North Carolina Court Rules in Favor of Commercial Property Policyholders: Government’s COVID-19 Shutdown Orders Caused “Physical Loss” of Property24 Oktober 2020
In a first-of-its-kind decision in the United States, a North Carolina state court recently granted summary judgment to a group of restaurants’ claims seeking insurance coverage for business interruption losses arising out of certain pandemic-related government orders. In two decisions dated 7 October 2020 in the case North State Deli, LLC, et al. v. The Cincinnati Insurance Co., et al., Case No. 20-CVS-02569 (North State Deli), Superior Court Judge Orlando F. Hudson, Jr. (i) denied the defendant-insurers’ motion to dismiss the policyholders’ complaint and, more significantly, (ii) granted the policyholders’ motion for partial summary judgment, ruling “the Policies provide coverage for Business Income and Extra Expenses for Plaintiffs’ loss of use and access to covered property mandated by the Government Orders as a matter of law.” See Order Granting Plaintiffs’ Rule 56 Motion for Partial Summary Judgment, at 7, North State Deli, LLC, et al., v. Cincinnati Ins. Co., et al., Case No. 20-CVS-05269 (N.C. Super. Ct. Oct. 7, 2020).
In North State Deli, a group of sixteen restaurants brought, inter alia, a declaratory judgment action against The Cincinnati Insurance Company and The Cincinnati Casualty Company (collectively, Cincinnati) seeking coverage under certain “all risk” property insurance policies for business interruption losses suffered as a result of certain government shutdown orders. The plaintiffs argued that the various government orders, which included stay-at-home mandates and travel restrictions on non-essential movements and were issued by various government entities to combat the coronavirus (COVID-19) pandemic, constituted covered perils under the policies because the orders forced the plaintiffs to lose the physical use of and access to their restaurant property and premises.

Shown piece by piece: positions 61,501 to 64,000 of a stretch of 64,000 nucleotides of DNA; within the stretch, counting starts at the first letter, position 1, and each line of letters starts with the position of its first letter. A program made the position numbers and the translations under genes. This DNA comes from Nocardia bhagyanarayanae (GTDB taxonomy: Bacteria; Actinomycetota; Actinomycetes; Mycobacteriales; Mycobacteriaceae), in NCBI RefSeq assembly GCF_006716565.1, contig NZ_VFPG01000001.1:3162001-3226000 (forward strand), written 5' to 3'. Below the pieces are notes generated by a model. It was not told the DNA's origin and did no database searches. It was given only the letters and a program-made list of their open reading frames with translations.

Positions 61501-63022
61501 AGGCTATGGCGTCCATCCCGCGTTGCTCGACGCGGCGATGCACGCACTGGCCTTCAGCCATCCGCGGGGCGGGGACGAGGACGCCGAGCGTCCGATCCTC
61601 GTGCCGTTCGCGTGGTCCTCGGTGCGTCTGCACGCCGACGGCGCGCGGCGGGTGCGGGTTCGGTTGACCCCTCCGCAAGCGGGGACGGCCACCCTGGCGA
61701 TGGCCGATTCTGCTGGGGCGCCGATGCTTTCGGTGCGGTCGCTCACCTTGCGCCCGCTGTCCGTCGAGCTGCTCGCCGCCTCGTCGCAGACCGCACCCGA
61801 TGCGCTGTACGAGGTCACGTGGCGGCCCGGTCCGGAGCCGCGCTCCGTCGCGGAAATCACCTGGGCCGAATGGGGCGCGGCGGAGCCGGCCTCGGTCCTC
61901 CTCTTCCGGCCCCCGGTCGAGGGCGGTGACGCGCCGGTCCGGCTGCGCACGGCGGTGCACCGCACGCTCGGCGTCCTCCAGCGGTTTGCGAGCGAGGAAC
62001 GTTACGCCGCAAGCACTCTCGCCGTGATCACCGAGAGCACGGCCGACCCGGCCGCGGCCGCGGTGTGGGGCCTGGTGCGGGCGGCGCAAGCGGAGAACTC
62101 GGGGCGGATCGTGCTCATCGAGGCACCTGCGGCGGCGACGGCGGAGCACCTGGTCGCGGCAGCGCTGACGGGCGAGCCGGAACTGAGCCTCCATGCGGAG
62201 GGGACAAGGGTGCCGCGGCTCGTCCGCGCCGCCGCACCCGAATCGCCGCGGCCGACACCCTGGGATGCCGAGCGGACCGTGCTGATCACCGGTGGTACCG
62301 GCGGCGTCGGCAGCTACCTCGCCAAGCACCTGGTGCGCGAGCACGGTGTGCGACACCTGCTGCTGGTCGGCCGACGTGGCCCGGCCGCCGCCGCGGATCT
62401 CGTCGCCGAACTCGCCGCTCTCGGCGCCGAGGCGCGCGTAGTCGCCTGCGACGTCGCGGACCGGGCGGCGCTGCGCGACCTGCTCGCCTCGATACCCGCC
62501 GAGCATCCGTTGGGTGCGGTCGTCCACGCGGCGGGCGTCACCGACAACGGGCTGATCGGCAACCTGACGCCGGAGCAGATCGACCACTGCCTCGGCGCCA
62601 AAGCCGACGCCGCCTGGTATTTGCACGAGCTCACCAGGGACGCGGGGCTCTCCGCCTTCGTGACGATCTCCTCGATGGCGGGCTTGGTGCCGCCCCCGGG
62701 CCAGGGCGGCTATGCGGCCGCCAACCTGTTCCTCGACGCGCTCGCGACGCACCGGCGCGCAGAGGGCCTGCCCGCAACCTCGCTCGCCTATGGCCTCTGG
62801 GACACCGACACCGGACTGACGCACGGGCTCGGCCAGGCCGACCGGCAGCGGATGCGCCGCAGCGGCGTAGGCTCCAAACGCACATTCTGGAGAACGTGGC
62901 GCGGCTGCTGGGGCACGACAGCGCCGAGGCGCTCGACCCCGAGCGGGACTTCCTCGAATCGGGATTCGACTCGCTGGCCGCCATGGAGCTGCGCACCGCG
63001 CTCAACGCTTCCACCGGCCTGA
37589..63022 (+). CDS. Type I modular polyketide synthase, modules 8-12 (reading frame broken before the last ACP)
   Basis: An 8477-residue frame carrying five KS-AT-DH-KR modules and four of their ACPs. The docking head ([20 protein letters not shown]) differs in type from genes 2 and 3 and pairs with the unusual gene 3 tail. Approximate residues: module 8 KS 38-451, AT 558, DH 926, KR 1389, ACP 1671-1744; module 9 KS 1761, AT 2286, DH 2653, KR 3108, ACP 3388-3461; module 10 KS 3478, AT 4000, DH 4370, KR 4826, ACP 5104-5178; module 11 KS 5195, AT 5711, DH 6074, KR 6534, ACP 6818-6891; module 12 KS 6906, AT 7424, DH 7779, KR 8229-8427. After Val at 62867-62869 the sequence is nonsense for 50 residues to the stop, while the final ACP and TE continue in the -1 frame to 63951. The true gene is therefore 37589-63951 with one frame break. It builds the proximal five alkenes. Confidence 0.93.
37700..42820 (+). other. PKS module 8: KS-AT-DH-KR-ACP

The policies that Cincinnati issued to the plaintiffs covered business income losses and extra expenses sustained as the result of business interruption, which required there to be a “direct ‘loss’ to property[.]” Id. at 3. The policies defined “loss” to mean “accidental physical loss or accidental physical damage.” The court held that, “absent an exclusion or limitation, the Policies would provide coverage under these provisions where the policyholder shows (i) direct ‘accidental physical loss’ to property, or (ii) direct ‘accidental physical damage’ to property.” Id. at 3–4 (emphasis in original).
The court examined the policies’ “accidental physical loss or accidental physical damage” language and concluded, following examination of various dictionary definitions, that “the ordinary meaning of the phrase ‘direct physical loss’ includes the inability to utilize or possess something in the real, material, or bodily world, resulting from a given cause without the intervention of other conditions.” Id. at 6. Stated more simply, the insureds’ loss of the ability to use or access their property for the income-generating purpose for which the property was insured, constituted a “direct physical loss.”
Importantly, the Cincinnati policies at issue did not contain any form of virus exclusions or any other exclusion that the court found applicable. The court rejected Cincinnati’s arguments that the “Ordinance or Law” exclusion, the “Acts or Decisions” exclusion, or the “Delay or Loss of Use” exclusion applied to bar coverage for the plaintiffs’ losses. Id. at 7.
It is very likely that Cincinnati will appeal the superior court’s ruling. Nonetheless, the North Carolina court’s summary judgment determination that Cincinnati’s “all risk” property insurance policies provide coverage for COVID-19-related loss of use of covered property represents a significant victory for policyholders that are facing business interruptions arising out of COVID-19 orders or other similar government restrictions.